August 14, 2018 09:52
A third summit between President Moon Jae-in and North Korean leader Kim Jong-un will be held in Pyongyang in September, officials from both sides told reporters after cross-border talks Monday.
Ri Son-gwon, the chairman of North Korea's Committee for the Peaceful Reunification of the Fatherland, told reporters, "The schedule is now fixed... But we decided not to announce the exact date to keep you guessing."
But Unification Minister Cho Myoung-gyon said, "The two sides agreed to have further negotiations on the specific date later depending on various factors." Asked why his announcement differed from Ri's, Cho said, "The two sides only agreed on 'a date sometime in September.'"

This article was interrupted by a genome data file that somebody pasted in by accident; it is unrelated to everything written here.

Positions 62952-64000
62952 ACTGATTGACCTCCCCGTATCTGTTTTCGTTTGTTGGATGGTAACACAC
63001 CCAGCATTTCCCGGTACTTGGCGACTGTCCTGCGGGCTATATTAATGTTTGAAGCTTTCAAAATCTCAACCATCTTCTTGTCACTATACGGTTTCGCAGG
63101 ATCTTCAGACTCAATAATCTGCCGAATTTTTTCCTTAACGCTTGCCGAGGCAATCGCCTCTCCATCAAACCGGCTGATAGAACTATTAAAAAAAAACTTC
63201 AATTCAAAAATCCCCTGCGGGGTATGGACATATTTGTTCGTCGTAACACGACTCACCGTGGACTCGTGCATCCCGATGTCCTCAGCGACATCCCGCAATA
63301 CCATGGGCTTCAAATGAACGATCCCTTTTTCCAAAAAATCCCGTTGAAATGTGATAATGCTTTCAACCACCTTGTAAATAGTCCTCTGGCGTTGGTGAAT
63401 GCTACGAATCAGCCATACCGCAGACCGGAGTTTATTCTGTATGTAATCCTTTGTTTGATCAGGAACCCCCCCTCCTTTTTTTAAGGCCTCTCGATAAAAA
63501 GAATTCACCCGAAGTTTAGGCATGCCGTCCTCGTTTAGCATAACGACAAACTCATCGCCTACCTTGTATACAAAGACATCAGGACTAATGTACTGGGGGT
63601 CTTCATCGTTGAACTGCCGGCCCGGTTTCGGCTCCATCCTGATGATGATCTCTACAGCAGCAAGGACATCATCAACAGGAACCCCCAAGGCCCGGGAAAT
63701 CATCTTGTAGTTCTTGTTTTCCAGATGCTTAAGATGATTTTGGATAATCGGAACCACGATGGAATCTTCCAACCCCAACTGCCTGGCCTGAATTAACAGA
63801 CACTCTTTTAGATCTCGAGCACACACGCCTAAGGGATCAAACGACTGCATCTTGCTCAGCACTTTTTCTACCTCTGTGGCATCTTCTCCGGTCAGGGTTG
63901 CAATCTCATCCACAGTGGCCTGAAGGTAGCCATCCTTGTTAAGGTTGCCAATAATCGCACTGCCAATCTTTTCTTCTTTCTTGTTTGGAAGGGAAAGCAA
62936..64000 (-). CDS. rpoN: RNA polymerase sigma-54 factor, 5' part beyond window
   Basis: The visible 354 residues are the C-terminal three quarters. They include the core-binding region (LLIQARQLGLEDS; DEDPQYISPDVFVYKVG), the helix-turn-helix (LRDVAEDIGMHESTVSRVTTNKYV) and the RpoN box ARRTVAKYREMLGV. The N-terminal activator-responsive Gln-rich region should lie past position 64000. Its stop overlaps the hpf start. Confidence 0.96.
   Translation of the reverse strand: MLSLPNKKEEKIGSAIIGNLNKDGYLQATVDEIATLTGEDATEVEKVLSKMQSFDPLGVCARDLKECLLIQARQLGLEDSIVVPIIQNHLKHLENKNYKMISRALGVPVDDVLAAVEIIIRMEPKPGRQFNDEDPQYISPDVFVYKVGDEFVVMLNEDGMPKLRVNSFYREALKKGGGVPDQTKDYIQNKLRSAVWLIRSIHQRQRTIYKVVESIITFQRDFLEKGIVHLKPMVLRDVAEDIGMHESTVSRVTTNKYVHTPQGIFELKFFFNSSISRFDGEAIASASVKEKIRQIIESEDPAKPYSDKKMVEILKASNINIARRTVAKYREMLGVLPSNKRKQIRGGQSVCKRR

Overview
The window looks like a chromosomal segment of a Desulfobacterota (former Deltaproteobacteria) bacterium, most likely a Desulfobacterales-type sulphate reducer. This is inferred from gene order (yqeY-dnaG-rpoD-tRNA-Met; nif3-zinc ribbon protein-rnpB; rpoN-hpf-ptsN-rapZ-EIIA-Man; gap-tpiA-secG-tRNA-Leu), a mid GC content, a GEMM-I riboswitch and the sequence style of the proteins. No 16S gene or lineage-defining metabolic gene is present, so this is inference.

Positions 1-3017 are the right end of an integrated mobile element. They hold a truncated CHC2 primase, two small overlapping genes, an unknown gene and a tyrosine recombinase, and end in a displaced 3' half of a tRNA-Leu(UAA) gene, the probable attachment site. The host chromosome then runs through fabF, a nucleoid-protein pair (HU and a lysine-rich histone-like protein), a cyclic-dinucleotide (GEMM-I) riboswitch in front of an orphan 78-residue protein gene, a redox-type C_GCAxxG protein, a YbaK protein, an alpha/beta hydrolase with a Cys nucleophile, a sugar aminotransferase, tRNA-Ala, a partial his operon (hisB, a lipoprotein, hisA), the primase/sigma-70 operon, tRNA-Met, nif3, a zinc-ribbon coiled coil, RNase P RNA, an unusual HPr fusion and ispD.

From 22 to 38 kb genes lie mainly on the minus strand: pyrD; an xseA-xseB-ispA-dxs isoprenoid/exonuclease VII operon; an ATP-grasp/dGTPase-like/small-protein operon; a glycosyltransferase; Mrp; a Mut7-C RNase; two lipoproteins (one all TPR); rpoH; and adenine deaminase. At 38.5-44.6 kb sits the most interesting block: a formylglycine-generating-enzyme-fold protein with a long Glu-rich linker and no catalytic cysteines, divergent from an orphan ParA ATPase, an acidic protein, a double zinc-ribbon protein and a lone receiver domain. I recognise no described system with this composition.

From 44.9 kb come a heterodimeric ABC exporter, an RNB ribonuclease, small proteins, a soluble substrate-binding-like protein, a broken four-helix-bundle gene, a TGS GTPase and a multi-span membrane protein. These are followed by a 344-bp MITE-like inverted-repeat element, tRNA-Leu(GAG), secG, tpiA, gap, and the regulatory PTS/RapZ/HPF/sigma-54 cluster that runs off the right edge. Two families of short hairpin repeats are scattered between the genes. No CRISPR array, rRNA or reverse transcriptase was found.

Later, Cheong Wa Dae spokesman Kim Eui-kyeom predicted that the summit will take place after Sept. 10, when North Korea completes massive celebrations of its 70th founding anniversary.
"Since it's being held in Pyongyang, the North will fix the date depending on the situation," he added.
Cheong Wa Dae had aimed to hold the summit in late August, before the celebrations bring everything to a standstill. But the North is already busy preparing a huge military parade and mass games to celebrate its anniversary on Sept. 9.
Seoul hopes to mediate in the stalled denuclearization talks between North Korea and the U.S., but Pyongyang seems to be in less of a hurry.
U.S. Secretary of State Mike Pompeo is also scheduled to visit North Korea again late this month, sources say, which may have clashed with South Korea's plans and removed any immediate urgency.
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